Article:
I felt the author was depicting a culture that was so radically different from America's, that to simply come to America and learn to speak English, wouldn't have sufficed. I don't think the author was biased towards the Hmong. She gave a fascinating account of their very different culture and showed how difficult it was for the parents to deal with American doctors, as well as how difficult it was for the doctors to deal with the parents. I'd highly recommend this book.

    1 out of 1 people found this review helpful.

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  • Anonymous

    Posted December 3, 2004

    Excellent eye-opener

    This book really makes you think and puts your life into perspective. For a family who cares so greatly for their daughter to keep going during such a difficult time is amazing! I can't imagine being in their shoes.

    1 out of 1 people found this review helpful.

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  • Anonymous

    Posted February 9, 2004

    This is a MUST READ in today's nation of diverse cultures.

    As a Hmong woman who was born and raised in the US, this book was an eye opener. Not only did it teach me about my own culture, but it helped me to relate to the difficulties that all minorities in this nation face. Because of my personal experiences, I recommend this to, at the very least, all educators and health care providers. This story is very touching and is indeed, very sad. It's very disappointing that we live in such a free nation, yet we are so ignorant of all the different people and cultures around us.

    1 out of 1 people found this review helpful.

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  • Anonymous

    Posted July 29, 2003

    Very Informative book

    Anne Fadiman does an excellent job in writing this book. Her style and grace made it all the better. I also wanted to recognize her impartialness when describing both the doctors and the Lee family. Anybody in the healthcare industry would benefit from reading this book.

    1 out of 1 people found this review helpful.

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  • Anonymous

    Posted December 9, 2002

    A very good read

    I read this book a few years back to do a paper on social problems. Being Hmong and raised in America, I thought this book did a good job of bringing to light the problems that are so common among many Hmong families and western medicine. I have had my own experience with this issue. My mother would rather suffer the pain of gall stones than to have her gall blatter removed because she was worried that she woudln't be complete when she dies and therefore couldn't enter the afterlife. Reading this book, I realize how crazy some of it may sound to an American because I'm Hmong and it's crazy to me. But it is my reality. This is a real issue and I hope that through books such as this, we can work on our parts to come to a civil solution. I highly recommend this book.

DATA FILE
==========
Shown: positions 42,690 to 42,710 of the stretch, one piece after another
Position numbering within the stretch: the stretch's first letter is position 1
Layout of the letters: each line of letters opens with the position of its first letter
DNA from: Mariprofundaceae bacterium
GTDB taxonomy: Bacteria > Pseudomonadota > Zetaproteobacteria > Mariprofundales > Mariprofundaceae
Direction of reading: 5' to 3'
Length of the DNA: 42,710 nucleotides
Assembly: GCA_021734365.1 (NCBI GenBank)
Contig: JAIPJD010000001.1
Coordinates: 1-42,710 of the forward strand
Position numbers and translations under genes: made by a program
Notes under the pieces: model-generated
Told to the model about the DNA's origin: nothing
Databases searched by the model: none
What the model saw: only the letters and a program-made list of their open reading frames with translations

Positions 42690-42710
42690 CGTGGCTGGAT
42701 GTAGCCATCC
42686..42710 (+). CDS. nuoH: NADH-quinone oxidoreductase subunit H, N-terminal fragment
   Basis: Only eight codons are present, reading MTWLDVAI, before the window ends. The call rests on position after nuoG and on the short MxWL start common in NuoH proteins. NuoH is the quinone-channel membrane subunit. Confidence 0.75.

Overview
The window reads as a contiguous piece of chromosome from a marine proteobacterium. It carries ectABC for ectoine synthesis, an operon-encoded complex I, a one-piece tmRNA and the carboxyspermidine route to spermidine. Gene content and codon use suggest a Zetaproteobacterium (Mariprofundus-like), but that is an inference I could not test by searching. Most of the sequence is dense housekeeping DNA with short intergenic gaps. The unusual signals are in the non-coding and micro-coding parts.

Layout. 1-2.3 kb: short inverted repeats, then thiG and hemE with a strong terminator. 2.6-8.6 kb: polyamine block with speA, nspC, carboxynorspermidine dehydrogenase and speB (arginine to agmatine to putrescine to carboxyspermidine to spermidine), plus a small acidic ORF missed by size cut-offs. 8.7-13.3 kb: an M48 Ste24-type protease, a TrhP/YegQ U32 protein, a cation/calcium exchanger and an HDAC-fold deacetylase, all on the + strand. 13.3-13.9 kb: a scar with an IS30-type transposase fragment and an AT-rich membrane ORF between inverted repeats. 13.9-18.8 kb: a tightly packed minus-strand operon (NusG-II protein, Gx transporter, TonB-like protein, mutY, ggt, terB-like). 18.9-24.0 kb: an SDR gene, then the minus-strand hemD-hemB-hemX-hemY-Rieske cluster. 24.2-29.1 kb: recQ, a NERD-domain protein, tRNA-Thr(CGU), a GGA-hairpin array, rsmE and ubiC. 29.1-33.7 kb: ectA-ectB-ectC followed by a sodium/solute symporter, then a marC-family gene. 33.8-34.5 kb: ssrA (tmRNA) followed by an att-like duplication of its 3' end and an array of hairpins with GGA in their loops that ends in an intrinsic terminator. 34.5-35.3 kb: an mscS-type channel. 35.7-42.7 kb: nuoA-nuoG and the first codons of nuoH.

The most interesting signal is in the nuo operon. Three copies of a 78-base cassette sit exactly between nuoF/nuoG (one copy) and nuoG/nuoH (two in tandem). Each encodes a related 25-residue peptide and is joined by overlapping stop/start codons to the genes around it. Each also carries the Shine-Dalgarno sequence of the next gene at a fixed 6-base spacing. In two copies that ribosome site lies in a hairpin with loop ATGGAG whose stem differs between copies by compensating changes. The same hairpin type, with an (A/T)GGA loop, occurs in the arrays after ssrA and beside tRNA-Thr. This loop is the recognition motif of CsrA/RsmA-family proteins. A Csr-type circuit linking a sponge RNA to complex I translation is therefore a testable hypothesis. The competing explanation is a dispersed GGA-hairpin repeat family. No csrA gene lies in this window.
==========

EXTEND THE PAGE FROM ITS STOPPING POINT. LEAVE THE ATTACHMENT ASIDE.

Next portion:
1 out of 1 people found this review helpful.

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  • Anonymous

    Posted July 19, 2002

    LIFE EXPERIENCE VERSUS MDs

    The Spirit Catches You and You Fall Down is a beautifully written book about a culture that very few people know anything about. As a Puerto Rican with working-class roots, I can relate to the clash of culture and the problems with which immigrants/emmigrants must grapple in different hierarchical structures. Those qualities that gain respect for a family in a poor, rural village receive no admiration in the US, and the loss of respect and social status is quite painful. In a country of experts where a listing of one's degrees is all-important, individuals from oral cultures become invisible. The physicians who worked with the Hmong did not think they needed a translator because the doctors, with their deified positions in US society, did not think they could learn anything from the 'primitive' culture of the Hmong. However, all of life is observation and who could be more observant than people whose very survival is dependent upon their powers of observation. And science is based upon observation. But the physicians could not dream of having a reciprocal relationship with persons who were not published in medical journals and could not read numbers on a thermometer.

    1 out of 1 people found this review helpful.